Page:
I really enjoy making fake baseball cards, so I took the (not so big) leap to making "real" cards. The inspiration for the set was the amazing writings of America's foremost, undead, Base Ball Hall-of-Famer, Chas. "Old Hoss" Radbourn. If there are any of you that are not familiar with the twitter legend @oldhossradbourn, you really are missing the boat. Consistently hilarious and insightful, Old Hoss tweets like he lived (lives?). He is able to squeeze social commentary, profanity, and insights about the modern version of America's pastime into 140 characters. Simply amazing.
A couple of months ago, ESPN released a list of their top 100 baseball players. Never one to miss an opportunity to tell it like it is (was?), Old Hoss provided his unique perspective for each choice. Over the course of 48 hours, he had burned through the "top 100" like Sherman's march to the sea.
A few of my favorite tweets:
#88: "Pop" Anson. __________________ The space above that line is white, just like the game that filthy racist insisted we play.
#83: M. McGwire. Would be ranked higher but angered all the scribes when the fellatio they gave him in 1998 gave them oral cancer in 2005.
#68: J. Bagwell. It is nigh time to acknowledge the unspoken truth: while batting he looked like a defecating monkey.
#32: B. Gibson. A man of epic stature, endurance, and mean-ness who failed to fire one right through T. McCarver's face.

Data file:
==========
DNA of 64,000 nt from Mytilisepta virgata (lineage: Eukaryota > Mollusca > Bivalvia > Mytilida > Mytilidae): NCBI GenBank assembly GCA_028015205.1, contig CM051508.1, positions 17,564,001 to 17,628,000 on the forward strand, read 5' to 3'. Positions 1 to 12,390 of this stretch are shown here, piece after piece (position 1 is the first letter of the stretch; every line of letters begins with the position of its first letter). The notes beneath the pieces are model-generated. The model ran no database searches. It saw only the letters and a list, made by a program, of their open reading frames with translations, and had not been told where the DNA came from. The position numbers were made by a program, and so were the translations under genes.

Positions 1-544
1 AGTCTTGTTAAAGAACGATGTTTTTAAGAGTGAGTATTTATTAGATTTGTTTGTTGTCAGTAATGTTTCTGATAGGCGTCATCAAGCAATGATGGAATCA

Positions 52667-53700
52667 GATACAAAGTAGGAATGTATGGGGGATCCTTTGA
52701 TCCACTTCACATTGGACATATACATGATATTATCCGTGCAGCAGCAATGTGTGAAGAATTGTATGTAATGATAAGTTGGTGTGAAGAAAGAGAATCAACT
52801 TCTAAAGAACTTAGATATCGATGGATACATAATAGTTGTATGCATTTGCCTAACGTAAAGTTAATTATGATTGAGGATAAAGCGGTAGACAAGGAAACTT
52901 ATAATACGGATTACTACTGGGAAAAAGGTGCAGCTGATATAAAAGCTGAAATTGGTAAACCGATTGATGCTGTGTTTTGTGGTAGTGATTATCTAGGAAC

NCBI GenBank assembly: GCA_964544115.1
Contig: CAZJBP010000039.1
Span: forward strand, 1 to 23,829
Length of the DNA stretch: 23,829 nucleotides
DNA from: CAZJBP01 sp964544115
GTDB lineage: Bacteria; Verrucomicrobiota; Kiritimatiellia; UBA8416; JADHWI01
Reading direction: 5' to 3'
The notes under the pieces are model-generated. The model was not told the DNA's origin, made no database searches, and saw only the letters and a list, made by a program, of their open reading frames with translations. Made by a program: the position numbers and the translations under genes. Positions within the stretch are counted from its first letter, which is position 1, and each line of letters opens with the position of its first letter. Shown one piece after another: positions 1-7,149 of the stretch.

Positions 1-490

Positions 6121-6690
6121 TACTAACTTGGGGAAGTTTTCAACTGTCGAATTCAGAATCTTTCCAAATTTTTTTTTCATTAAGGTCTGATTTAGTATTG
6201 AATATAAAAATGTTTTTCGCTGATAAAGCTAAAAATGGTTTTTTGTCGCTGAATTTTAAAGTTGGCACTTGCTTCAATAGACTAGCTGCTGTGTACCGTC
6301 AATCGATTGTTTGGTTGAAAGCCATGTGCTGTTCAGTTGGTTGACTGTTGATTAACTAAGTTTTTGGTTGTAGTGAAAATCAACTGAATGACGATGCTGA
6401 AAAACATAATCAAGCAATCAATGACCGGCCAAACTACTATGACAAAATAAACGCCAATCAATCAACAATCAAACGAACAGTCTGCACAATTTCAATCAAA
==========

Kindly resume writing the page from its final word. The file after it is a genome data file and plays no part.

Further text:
#31: C. Ripken. Shockingly rude of him not to catch Cal Ripken's Disease and pass away before breaking L. Gehrig's streak.
#11: H. Gehrig. True story: pummeled W. Pipp half to death with a shovel then stoically submitted his application for the open job at 1B.
Reading the backs of baseball cards has always been one of my favorite things. Turning these priceless gems into baseball cards had to be done. I decided to let the quotes speak for themselves. The only "stats" on the backs of the cards are his tweets.
I wanted to give my customers a little something extra, so I made some special short printed cards. Several people have asked for a complete checklist, so I figured there is no better place to post it than here at the World (Wide Web) Famous Baseball Card Blog.
There are twenty five "Not Quite" Top 100 player cards (each hand-numbered to 10 copies), but those are listed on the checklists included with the set. The unlisted short printed cards are as follows:
Old Hoss Quotables - (Hand-numbered to 5)
1. The Scribes
2. J. Morris
3. M. Miller
4. M. Trout
5. M. Cabrera
7. E. Tate
11. A. Chapman
12. L.W. Jones
13. J. Kruk
15. The Enemy
16. The Law
17. J. Profar
18. Fan Fest
19. M. Kelly
20. The DL
22. C. Arthur
Short Print Checklist - Alternate photos or card backs (Hand-numbered to 5)
2. W. Mays
41. P. Martinez
55. R. Jackson
60B. O. Smith
60C. O. Smith
60D. O. Smith
65. E. Murray
72. B. Blyleven
73. R. Alomar
74. B. Larkin
The only really tedious aspect of the sets was the boxing process. Sorting and boxing up the cards wasn't much fun. (That might explain the disarray of my own collection of cards.) I designed, cut, and assembled my own boxes. Here are a couple of pictures of my "assembly line."
The cards facing up were miscut at the printer. I had to have quite a few reprinted.
I had a blast making these cards. I wish I would have saved one for myself.
If you missed out on getting a set of these, I'll make sure to post about the next set HERE first. It worked so well last time, I am proud to say that I'll be working with @oldhossradbourn again. We have started working on the set, and plan to formally announce the set around opening day of the Base Ball season. I promise it will be spectacular.